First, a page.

In 11-14. of may the annual conference of the European Association for the Study of Religion was held in Groningen, Netherlands. The conference brought together once again around 400 researchers of religion, mostly from Europe, but few also from North America, Australia, and Asia (etc.). The annual conferences have gained a permanent place in the academic year of European associations for the study of religion, and its popularity seems to be ensured. This year the conference theme dealt with the question of knowledge in the study of religion, and it was approached from different perspectives.
These big conferences are mostly for the networking purposes. You find colleagues that share similar research interests, and you gain knowledge about circumstances in different countries, as well as possible collaboration and publication possibilities. Those are probably the main goals you can achieve in such a big and general conference. Sometimes you get inspired by someone’s research and get new ideas – but you could get the same ideas by reading their publications. More impact is gained through personal contact. Few seconds or minutes talking with someone can convince them that they can collaborate with you, much easier than approaching them via e-mail.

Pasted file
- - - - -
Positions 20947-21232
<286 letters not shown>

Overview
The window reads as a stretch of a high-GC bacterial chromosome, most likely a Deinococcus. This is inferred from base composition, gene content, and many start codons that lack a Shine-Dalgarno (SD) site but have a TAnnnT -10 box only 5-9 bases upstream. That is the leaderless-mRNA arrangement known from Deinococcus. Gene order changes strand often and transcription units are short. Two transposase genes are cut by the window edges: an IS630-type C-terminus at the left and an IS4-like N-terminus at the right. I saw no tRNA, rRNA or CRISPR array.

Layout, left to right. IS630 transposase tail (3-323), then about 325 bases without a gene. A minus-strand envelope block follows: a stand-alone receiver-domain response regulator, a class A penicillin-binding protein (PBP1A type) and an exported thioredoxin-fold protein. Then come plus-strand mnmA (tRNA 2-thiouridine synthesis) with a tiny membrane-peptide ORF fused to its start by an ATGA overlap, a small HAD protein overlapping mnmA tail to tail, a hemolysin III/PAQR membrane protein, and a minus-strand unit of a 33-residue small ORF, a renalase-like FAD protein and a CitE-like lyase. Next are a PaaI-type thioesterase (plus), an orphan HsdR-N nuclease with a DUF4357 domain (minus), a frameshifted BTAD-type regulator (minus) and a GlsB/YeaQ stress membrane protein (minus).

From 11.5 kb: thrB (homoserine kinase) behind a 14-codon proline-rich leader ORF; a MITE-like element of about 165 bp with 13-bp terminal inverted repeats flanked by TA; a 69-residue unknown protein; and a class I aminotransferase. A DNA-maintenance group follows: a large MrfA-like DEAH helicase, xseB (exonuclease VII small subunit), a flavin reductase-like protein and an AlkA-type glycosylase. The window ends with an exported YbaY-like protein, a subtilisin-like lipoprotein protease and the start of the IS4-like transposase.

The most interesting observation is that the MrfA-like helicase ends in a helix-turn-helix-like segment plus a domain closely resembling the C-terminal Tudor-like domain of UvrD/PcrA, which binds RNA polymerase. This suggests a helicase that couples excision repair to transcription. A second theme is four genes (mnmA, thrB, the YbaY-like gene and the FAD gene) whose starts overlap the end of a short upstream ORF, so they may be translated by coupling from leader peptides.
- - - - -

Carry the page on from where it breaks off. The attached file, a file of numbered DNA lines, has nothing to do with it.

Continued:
Naturally, one does get visibility for his/her research in these conferences, not only through talking and networking, but by giving a presentation of his/her research. For this conference I begun to write an article, based on my research, and of that I gave a brief presentation. The presentation is also seen via internet, as I uploaded it. In it I discuss about the changing public presentation of Pentecostal religiosity, and how people are trying to make their religion sensible in different positions, also by controlling the public arena.
For me the conference was successful. I gained new contacts, which might turn into collaboration and publications in the future. I was little disappointed by the abrupt ending of the conference, the scheduled closing words were never said, because the host thought everybody had left – and then he ran (literally) away before the original time of the closing words. Despite this upsetting ending, I was pleased, and returned to home for more work.